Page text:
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Corning’s Gorilla Glass 5 Can Survive Drops From Up to 1.6 Metres


Corning, the popular glassmaker for mobile devices, on Wednesday unveiled Gorilla Glass 5 for flagship devices. The company said that the Corning Gorilla Glass 5 in its internal lab tests survived up to 80 percent of the time when dropped face-down from up to 1.6 metres. Corning claimed that the new glass was tested on all type of surfaces including rough ones. Corning Gorilla Glass 5 is now commercially available and is expected to be seen on devices later this year.

The company claimed that it is the leader in cover glass industry and said that over 4.5 billion devices used Corning Gorilla Glass worldwide including more than 1,800 product models across 40 major brands. Notably, Corning Gorilla Glass 5 has been unveiled almost two years after the launch of its predecessor, Corning Gorilla Glass 4.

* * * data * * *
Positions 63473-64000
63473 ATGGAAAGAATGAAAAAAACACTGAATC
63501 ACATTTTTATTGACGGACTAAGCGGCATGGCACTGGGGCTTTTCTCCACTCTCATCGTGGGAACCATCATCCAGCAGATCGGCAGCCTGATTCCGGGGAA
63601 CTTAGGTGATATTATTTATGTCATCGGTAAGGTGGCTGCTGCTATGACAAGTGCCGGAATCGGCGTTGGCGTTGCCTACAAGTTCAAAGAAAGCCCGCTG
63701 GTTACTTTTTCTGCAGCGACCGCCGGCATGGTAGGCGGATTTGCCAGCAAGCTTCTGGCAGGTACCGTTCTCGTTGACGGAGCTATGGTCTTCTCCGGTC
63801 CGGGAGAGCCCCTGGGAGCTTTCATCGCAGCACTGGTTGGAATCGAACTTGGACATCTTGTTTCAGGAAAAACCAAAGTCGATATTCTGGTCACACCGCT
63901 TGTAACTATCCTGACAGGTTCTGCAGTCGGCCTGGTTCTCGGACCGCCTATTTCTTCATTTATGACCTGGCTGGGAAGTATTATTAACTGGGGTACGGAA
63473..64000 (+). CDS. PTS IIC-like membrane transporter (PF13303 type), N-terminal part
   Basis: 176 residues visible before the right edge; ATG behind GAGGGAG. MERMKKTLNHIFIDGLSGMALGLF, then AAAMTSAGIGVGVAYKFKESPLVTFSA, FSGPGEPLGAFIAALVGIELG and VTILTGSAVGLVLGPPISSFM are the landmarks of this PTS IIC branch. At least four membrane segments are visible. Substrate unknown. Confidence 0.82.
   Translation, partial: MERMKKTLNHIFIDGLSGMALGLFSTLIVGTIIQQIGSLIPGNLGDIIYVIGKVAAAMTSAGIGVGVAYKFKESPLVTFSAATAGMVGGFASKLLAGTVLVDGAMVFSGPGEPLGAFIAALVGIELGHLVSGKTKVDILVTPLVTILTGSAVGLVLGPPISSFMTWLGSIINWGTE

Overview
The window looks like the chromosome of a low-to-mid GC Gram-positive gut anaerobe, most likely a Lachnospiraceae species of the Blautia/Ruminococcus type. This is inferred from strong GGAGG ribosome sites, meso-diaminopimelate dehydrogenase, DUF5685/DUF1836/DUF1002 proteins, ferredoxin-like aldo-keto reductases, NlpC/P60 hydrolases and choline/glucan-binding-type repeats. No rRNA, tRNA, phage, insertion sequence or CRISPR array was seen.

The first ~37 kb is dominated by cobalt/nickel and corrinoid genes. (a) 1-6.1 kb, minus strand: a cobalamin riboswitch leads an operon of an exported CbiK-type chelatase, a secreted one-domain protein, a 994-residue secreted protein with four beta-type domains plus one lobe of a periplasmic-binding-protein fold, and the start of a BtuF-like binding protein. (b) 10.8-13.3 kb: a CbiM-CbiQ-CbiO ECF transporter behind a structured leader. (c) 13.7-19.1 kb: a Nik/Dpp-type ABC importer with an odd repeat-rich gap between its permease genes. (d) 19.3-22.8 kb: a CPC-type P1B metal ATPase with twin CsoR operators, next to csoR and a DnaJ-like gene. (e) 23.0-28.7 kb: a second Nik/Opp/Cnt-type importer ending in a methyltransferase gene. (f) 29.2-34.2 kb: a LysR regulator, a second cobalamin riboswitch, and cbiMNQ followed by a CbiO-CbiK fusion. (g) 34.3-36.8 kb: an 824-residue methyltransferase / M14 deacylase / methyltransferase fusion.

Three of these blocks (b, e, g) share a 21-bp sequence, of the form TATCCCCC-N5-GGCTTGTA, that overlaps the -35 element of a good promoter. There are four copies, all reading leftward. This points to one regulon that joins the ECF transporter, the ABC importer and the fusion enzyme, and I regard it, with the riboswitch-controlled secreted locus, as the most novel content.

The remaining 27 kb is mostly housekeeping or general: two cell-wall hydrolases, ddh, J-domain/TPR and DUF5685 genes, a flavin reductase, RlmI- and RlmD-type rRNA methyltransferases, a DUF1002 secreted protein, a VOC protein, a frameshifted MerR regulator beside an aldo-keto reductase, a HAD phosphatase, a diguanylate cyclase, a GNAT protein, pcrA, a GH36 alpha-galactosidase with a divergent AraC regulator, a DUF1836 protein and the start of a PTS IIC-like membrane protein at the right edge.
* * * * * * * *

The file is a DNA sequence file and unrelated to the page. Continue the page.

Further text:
The glassmaker stressed that Gorilla Glass 5 has been designed keeping in mind consumers’ top issue – screen breakage. Apart from breakage, Corning says that Gorilla Glass 5 will offer cover glass that’s suitable for touching, typing, and swiping the content.

Corning, citing a study based on Toluna’s Quicksurvey panel, claimed that over 85 percent of smartphone users drop their phones at least once year while 55 percent drop it three times or more. The study also said that over 60 percent smartphone users reported dropping their mobile devices between shoulder and waist height. The study was based on numbers noted on an average of an 11-country study of global smartphone users and included countries such as the US, Brazil, France, Germany, and India among others.

Announcing the new Gorilla Glass 5, John Bayne, Vice President and General Manager, Corning Gorilla Glass, said, “With each successive generation of Corning Gorilla Glass, we have taken cover glass technology to new levels. Gorilla Glass 5 is no exception, extending Corning’s advantage in drop performance over competitive glasses. With many real-world drops occurring from between waist and shoulder height, we knew improving drop performance would be an important and necessary advancement.”